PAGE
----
1. I think of whatever's annoying me at the moment (as I stated on Twitter, my brain is basically one eternal Seinfeld marathon, because I obsess over everything), and then I write about it. For example, I've filled up more than one page about the people who blast music and videos from their cell phones in cafes, so that it gets to the point that I want to hurl headphones at them.
2. I take advantage of the free-admission days at museums like the Art Institute, where I look at my favorite pieces of art, like the Miniature Rooms and the Impressionists' paintings. I sit on a bench and stare up at the beautiful art, thinking about the artists at work in their studios and how they didn't give up until they created something beautiful. A trip to the museum is enough to make me take out my journal and start writing, so that I can keep writing until I write something that is (hopefully) beautiful.
3. I eavesdrop on people's conversations at cafes, on the subway, at bus stops, in the grocery store, or in the laundry room, and then I write down what they say so that I can practice writing dialogue (and maybe even create interesting characters partly based on the people I listen to). For example, my journal is filled with lines I've overheard, like, "I can't believe he liked more of her selfies than mine. I thought it meant something when he followed me on Instagram," or "No, you can't sit there. My friend is sitting there, and he has every right to keep sitting there. It doesn't MATTER if he finished drinking his coffee an hour ago." and "I can't believe I had to sit through that whole movie. There were hardly any scenes with boobs in them." (I swear I'm not making any of these lines up. Chicagoans are weird.)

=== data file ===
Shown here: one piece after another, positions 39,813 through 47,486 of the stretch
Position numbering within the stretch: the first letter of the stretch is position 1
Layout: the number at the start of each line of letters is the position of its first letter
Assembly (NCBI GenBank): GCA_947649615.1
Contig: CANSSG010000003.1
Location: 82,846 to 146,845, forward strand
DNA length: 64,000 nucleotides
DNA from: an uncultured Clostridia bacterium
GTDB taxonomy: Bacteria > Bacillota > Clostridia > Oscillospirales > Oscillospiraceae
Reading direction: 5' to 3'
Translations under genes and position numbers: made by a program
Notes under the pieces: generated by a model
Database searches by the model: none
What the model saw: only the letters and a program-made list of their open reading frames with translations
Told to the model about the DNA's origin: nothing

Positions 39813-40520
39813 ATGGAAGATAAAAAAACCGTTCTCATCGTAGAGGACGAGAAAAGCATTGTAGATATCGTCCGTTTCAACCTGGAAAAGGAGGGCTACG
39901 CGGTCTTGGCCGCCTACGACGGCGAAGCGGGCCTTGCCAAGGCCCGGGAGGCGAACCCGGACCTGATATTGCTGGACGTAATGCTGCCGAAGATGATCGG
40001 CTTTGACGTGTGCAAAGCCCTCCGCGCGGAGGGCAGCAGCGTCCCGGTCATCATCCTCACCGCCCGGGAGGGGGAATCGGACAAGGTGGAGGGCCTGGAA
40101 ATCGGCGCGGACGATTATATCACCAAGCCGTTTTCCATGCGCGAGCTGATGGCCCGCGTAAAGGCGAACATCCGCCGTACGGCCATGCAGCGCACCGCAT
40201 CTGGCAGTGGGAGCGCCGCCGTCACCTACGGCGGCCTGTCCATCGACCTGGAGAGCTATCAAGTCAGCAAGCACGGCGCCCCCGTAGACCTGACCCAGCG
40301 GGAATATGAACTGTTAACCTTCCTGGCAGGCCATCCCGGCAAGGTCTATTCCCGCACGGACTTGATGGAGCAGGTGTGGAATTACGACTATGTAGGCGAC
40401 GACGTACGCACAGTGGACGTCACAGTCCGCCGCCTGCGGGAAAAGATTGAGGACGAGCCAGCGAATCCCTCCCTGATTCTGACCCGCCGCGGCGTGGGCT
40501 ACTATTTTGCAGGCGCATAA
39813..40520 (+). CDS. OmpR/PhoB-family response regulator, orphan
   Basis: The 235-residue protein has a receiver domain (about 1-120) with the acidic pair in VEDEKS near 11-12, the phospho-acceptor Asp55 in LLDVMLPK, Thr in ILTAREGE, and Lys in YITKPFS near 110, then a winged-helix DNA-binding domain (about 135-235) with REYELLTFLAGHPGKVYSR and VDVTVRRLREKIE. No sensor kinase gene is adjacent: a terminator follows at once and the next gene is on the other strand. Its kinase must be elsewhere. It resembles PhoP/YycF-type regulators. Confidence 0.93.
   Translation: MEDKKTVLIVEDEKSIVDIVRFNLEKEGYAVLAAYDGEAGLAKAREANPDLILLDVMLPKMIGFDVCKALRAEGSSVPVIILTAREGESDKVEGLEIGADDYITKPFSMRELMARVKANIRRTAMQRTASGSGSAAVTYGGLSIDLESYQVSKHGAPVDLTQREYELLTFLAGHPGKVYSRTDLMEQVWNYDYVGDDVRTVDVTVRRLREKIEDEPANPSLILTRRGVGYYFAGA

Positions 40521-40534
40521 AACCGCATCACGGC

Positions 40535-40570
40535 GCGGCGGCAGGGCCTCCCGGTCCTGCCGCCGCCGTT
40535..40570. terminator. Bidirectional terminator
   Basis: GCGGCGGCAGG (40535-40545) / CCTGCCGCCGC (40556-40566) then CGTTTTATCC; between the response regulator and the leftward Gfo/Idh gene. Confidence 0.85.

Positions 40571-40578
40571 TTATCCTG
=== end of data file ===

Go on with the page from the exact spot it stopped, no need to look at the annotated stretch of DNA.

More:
4. I reread my favorite books, like A Moveable Feast by Ernest Hemingway or Interpreter of Maladies by Jhumpa Lahiri. Reading a good book is like one of those rare days in Chicago where the weather is perfect and everyone stays outside to soak up every minute of it, because they know that it will be freezing cold or windy by the next day. Truly good books that make you think and feel things that no post on Twitter, Instagram, or Facebook will EVER make you feel in the same way motivate me to get back to work on my own stories.
5. I buy a cheap ticket to a play at one of the tiny theaters in Chicago, where more often than not the actors are ten times more talented than many of the A-list celebrities starring on the big screen. Sometimes I'll see a play that I know little about and ends up making me angry, like the one that spewed a bunch of distorted, bigoted crap about Catholics and made me want to stand up in the audience and shriek, "You're all going to HELL, you HEATHENS!" (I didn't, though I definitely felt tempted.) Sometimes I'll watch a play that is almost as good as one of my favorite books or paintings, so that it makes me marvel at how people utilize the talents that they were given and created something original and amazing. Either way, after immersing myself in the playwrights' world for a couple hours, it makes me want to get back to my own world that I created in my writing.
What about you? What kinds of things do you do when you have writer's block? Is there anything about your hometown in particular that helps you deal with writer's block?
P.S. Have a safe and happy New Year!
Choose Words and Make Mayhem - A few years ago, *Rajani LaRocca * and I met at a writing retreat. After realizing we had way too many things in common to be coincidence, we became frie...
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